The introduction of ‘quarks’ as fundamental constituents of matter marked a revolutionary step forward in our understanding of the physical world. As revolutionary as the introduction of atoms, about five decades earlier.
Quarks and electrons and the forces between them: that is all that is needed to build up the material world.
As an example let us look at the proton, the simplest of all atomic nuclei, the nucleus of the hydrogen atom. It consists of three quarks ‘swimming’ in the force field that binds them together. As in taxonomy we label the quarks with (trivial) names for ease of description. Two of the three quarks in the proton are ‘u’ quarks and one is a ‘d’ quark. So a proton can be labeled ‘uud’. Quarks have a property that initially was impeding their acceptance as real, physical objects: their electrical charge is not equal to an integer multiple of the electron charge, the fundamental charge e. The u quark has positive charge 2/3 |e| and the d quark negative charge -1/3 |e|. A neutron is then ‘udd’. A third quark was required to ‘build’ the particles that were known at the time of the construction of the quark model: the s quark, with the same charge as the d quark. Using all three quark species for making combinations of three quarks it is possible to make ten combinations that form the so called baryon decuplet – baryon is the generic name for ‘proton like particles’, consisting of three quarks.
A spectacular confirmation of this quark picture was the discovery of the Ω- (Omega-minus) particle (in 1964): the ‘sss’ state that completes the baryon decuplet.
‘Baryon spectroscopy’ has revealed the existence of many hundreds of three quark states, including ‘excitations’ of the ground states. Although the underlying quark picture is very simple, the reality built on it, is very complex. What purpose this complexity serves is unknown. Perhaps this is what Steven Weinberg meant when he wrote: The more the universe seems comprehensible, the more it seems pointless.
The story does not end here. Three more quark species were discovered, the ‘c’, ‘b’ and ‘t’ quarks: charm, beauty and truth, or, somewhat more down to earth: charm, bottom and top. There are six quarks species, or, as the more commonly used nomenclature says: six quark flavors. (Why six? Nobody knows, but a lot can be said about it. I will not do that here.) So we can now build baryons by combinations of three quarks where each quark has one of six flavors. The ‘decuplet’ referred to above, thereby turns into a ’56-plet’. (Please verify!).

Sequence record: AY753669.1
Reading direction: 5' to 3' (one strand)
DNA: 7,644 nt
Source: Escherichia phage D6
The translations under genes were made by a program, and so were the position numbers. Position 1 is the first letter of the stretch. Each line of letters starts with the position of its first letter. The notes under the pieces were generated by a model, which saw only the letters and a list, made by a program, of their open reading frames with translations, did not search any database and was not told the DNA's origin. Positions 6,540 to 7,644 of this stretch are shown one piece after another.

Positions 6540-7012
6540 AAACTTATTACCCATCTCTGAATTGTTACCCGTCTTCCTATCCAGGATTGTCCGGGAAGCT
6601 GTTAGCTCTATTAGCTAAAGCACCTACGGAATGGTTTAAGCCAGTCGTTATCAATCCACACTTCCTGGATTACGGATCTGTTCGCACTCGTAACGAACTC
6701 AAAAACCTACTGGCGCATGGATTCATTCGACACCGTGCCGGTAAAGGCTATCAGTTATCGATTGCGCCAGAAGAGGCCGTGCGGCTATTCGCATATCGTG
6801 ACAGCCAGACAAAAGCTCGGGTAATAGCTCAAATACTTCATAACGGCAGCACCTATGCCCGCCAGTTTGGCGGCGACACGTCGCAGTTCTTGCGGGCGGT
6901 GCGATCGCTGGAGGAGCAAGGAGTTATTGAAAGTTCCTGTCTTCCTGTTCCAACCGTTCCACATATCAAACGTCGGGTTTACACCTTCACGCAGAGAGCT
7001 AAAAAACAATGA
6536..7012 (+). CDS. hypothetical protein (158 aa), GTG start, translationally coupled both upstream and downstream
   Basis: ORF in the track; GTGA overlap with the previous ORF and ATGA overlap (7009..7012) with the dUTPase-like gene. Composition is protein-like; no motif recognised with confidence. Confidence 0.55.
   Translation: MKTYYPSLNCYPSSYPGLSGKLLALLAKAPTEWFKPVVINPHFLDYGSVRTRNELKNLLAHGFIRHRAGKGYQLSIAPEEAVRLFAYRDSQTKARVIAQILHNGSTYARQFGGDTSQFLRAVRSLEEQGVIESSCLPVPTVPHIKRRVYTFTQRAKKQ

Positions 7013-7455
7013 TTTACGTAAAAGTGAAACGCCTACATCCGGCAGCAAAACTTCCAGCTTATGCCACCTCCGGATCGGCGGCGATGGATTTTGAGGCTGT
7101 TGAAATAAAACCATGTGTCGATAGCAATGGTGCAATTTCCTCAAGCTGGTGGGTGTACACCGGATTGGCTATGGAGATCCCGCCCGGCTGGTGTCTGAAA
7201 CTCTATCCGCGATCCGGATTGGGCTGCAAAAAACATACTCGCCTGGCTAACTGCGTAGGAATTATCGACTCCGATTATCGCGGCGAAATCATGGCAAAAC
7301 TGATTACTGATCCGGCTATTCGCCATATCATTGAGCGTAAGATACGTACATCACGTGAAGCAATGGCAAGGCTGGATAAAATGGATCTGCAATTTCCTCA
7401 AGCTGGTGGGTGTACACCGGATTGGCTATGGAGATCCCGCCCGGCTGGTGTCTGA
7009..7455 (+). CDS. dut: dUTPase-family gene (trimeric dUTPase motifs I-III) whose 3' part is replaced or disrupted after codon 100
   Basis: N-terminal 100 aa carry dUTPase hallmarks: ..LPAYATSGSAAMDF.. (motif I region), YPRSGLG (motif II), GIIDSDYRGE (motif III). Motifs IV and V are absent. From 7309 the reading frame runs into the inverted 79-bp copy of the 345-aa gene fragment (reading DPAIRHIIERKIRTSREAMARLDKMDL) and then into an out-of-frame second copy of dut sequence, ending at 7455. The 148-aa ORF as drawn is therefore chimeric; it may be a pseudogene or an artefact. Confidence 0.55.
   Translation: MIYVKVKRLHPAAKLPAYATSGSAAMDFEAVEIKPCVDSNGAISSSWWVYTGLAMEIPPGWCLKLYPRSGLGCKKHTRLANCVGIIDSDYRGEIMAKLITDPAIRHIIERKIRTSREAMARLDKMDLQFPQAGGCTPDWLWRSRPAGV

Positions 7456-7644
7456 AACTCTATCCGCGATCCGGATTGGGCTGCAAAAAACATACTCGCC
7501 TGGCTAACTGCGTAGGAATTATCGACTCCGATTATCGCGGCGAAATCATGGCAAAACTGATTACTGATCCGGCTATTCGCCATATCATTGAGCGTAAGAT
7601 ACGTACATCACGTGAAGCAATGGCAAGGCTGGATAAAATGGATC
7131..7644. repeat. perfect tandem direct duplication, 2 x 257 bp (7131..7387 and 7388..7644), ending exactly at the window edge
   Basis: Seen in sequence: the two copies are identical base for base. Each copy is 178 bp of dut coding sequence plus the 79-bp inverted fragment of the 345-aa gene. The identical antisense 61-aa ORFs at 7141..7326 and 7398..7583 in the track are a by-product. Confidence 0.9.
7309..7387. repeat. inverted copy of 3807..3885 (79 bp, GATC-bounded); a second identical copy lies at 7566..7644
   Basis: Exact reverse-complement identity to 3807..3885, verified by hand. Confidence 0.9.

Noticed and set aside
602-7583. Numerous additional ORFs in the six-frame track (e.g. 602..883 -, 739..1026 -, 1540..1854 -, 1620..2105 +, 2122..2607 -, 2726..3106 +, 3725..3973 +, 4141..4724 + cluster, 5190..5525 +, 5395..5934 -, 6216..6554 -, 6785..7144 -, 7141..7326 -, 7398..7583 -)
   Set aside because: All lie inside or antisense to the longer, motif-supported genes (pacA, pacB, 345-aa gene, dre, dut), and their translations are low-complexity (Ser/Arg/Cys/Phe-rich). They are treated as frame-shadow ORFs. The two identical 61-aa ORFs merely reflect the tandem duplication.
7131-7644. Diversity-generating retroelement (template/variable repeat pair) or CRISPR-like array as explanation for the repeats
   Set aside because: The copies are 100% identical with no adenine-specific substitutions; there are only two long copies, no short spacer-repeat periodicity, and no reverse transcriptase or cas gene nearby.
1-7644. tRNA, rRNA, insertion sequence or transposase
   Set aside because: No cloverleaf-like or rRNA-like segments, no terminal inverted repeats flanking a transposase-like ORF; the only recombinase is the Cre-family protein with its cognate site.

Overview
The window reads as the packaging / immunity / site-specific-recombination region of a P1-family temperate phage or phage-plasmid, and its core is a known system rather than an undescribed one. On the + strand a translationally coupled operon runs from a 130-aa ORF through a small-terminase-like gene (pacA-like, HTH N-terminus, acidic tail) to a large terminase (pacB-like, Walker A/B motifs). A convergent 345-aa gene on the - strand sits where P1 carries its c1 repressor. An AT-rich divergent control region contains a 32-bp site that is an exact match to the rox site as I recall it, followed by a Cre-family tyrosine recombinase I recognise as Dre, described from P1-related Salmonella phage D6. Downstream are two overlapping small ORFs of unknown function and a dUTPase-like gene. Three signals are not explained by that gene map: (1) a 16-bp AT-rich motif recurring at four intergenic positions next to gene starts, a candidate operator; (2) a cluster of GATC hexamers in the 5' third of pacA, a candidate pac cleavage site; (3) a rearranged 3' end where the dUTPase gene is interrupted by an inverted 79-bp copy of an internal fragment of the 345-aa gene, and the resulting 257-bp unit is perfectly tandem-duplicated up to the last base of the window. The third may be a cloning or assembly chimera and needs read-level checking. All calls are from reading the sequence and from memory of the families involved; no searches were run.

The CMS collaboration at the Large Hadron Collider published this week the first ever detection of an excited state of the three quark combination ‘usb’. This particle is called ‘xi-star sub b’. It belongs to the ’56-plet’ I suspect. It is the good old ‘decuplet’ xi-star (‘uss’) with one ‘s’ quark replaced by a ‘b’ quark. For CMS this result is a by-product: the real aim is to find the Higgs boson and other ‘new physics’. But the measurement of this new baryon is an achievement that would have been deemed impossible a few years ago – it is possible thanks to superbly functioning state of the art technology of both the CMS setup and the LHC accelerator. Frontiers of technology were pushed back to achieve this result and new knowledge was added in a wonderful contribution to scientific culture. The article is freely available on arXiv.org prior to publication in an ‘official’ journal. Enjoy!
There was more news this week. The Dutch scientist Fouchier and his group have created a mutation of the virus (H5N1) causing bird flu that can be transferred to humans. This finding has been publicized by the scientists months ago, but they were not allowed to publish, because of the possible abuse of their results by terrorists. Good sense has finally prevailed and the arguments in favor of publication put forward by the authors have won (increased knowledge of the influenza virus, the subsequent development of vaccines, etc.) The publication is yet to appear and will, I understand, be published in Science. The main author, Fouchier, is relieved that finally the work can be published, and rightly so. He is quoted to have said: ‘together with the editors of Science we will now write the text in such a way that it is understandable for a broad audience, also in view of all the commotion that has surrounded our work’. Bravo! But... Science is not accessible to the general public. It is not Open Access, but published behind a pay-wall. I urge Fouchier and his co-workers to publish the article in a place that is freely accessible for everybody interested, as soon as it is written. I am almost sure that Science will not allow this...
Yet more news this week. Nature published an article co-authored by a leading Dutch scientist, Van den Broeke, entitled: ‘Antarctic ice sheet loss driven by basal melting of ice shelves’. A dramatic thinning is observed of the floating Antarctic ice sheet by warming up ‘from below’ by streams of warmed up seawater. If I understood correctly. The result was highlighted on Dutch national television and possible dramatic consequences for sea level rise were explicitly mentioned. This article has to appear in the public domain. The work has been publicly funded and it is not reasonable that the public should pay 32 dollars to Nature to be allowed to familiarize itself with these important findings!
All rich scientific results referred to above should be freely available for all of us – general public, politicians and scientists alike!
April 29, 2012